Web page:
Wyoming, 2009, DIY, Public Land
My brother had just moved to where I live in Cody, Wyoming and we were anxiously awaiting a chance to get in the mountains. It was January and cabin fever had set in. We couldn’t take it any longer so we decided to go on a short hike and explore new territory, despite the -10 degree weather.
We spotted a small herd of elk, but continued on. When we reached the top of the ridge, we did some glassing, eventually spotting a few deer and an antler lying in the snow. We had hiked in six miles and wanted to go farther, but it was time to head back.
After a mile, we came to a large rock that blocked our path. It was hard to sidestep because of the extremely steep slope bordering it. My brother advised that we should backtrack and find a way around, but I proceeded. As I took my first step around the rock, I started sliding downhill. I was upright on my feet and sliding until I went over the first cliff; this is the last I remember......
“Are you okay?” My brother Kyle was screaming as I struggled to roll over and regain my senses. I looked up at him - about 300 feet - from the rockslide where I lay in pain.
“What just happened?” I yelled back.
Kyle yelled to me to hang on and that he was coming down. I was confused; why was there so much distance between us when five seconds ago we were standing right next to each other? As I waited for Kyle, I did a quick analysis of my injuries. I knew my left arm was broken and I felt blood running down my face. I felt my body go into shock, and became very cold. I knew I had to warm up quickly, so I started gathering sticks to start a fire.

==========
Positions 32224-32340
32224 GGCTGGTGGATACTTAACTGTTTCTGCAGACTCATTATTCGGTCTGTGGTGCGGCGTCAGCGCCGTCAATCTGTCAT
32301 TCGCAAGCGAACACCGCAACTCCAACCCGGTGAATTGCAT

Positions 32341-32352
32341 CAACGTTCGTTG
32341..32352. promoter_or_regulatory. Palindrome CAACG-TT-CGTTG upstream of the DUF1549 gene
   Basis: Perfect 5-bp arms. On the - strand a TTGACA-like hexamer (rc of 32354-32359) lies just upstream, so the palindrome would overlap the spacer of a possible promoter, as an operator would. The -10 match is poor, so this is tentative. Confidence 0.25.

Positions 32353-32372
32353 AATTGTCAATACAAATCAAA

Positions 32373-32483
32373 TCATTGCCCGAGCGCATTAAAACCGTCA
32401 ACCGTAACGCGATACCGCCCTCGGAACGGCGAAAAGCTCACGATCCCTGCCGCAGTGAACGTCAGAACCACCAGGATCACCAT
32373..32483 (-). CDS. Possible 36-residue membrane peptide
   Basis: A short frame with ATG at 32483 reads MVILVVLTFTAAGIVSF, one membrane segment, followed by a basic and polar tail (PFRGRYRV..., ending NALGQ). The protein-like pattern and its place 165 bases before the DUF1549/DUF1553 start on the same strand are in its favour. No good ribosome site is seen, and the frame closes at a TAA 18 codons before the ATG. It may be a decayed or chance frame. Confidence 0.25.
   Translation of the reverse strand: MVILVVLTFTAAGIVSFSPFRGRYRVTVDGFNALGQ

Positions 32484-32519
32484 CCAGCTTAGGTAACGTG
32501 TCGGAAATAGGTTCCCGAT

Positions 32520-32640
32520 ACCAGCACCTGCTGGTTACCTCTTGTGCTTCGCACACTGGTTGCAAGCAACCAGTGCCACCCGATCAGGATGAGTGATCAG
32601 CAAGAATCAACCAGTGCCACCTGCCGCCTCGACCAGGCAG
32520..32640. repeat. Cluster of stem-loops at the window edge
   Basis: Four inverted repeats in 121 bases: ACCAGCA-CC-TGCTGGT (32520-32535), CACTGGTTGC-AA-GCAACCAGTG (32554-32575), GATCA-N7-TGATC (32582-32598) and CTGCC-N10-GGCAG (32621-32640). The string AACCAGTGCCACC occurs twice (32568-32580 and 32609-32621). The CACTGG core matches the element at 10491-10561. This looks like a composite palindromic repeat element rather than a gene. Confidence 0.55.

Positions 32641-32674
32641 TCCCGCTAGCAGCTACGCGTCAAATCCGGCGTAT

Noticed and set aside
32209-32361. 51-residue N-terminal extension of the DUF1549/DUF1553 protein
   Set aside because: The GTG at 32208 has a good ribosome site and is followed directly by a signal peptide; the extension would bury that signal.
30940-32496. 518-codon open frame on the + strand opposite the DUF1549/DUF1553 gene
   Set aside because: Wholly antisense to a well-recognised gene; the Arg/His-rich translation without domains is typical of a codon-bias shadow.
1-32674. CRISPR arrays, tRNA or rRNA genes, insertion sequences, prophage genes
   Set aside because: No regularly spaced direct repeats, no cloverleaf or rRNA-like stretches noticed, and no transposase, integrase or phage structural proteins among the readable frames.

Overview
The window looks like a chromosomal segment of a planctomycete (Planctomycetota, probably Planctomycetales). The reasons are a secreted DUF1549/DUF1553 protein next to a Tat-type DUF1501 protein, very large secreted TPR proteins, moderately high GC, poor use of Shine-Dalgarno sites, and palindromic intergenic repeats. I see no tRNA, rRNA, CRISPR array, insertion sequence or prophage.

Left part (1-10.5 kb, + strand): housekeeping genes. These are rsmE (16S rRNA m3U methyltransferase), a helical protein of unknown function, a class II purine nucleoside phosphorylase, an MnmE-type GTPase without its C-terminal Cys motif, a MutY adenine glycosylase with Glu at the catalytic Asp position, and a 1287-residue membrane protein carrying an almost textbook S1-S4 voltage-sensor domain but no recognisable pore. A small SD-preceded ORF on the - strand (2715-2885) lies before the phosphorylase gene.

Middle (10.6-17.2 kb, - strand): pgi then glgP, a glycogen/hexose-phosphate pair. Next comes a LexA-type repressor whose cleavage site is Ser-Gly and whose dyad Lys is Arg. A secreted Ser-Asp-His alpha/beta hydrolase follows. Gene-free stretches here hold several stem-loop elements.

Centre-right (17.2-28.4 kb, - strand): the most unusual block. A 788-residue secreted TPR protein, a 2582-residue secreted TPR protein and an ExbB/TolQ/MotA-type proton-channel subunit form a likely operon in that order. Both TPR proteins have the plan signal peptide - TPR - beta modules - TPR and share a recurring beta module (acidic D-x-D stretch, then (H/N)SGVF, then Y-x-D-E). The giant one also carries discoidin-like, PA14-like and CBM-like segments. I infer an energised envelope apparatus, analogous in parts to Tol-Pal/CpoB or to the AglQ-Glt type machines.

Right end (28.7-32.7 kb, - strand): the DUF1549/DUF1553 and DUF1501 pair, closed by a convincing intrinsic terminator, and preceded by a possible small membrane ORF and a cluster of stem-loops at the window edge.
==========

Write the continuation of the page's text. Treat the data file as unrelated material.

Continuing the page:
When Kyle reached me, I asked him what happened. He said he didn’t want to talk about it, and I realized it was about as traumatizing for him as it was for me. I tried to start a fire, but my fail-proof lighter wouldn’t even spark. In hindsight, it was good that the lighter didn’t work; we probably would have frozen to death if we had stayed.
After a long and difficult hike in blowing snow at -20 degrees, we made it back to my truck, despite my injury. About that time, the pain in my body became excruciating. I hadn’t quite felt it earlier because of all the adrenaline.
During the drive, Kyle told me what had happened. I had fallen down a 10-foot cliff after being upright, tried to break my fall with my left arm, continued to tumble a few times, then went off another cliff, and concluded by sliding face down through a shale slide for the last 100 feet. In the end, it totaled about 300 feet, most of it while unconscious. All I saw after falling off the first small cliff was the mental image of my wife and newborn daughter.
For a full account of Isaac's adventure, go to page 32 in the July/August 2010 issue of Eastmans' Bowhunting Journal.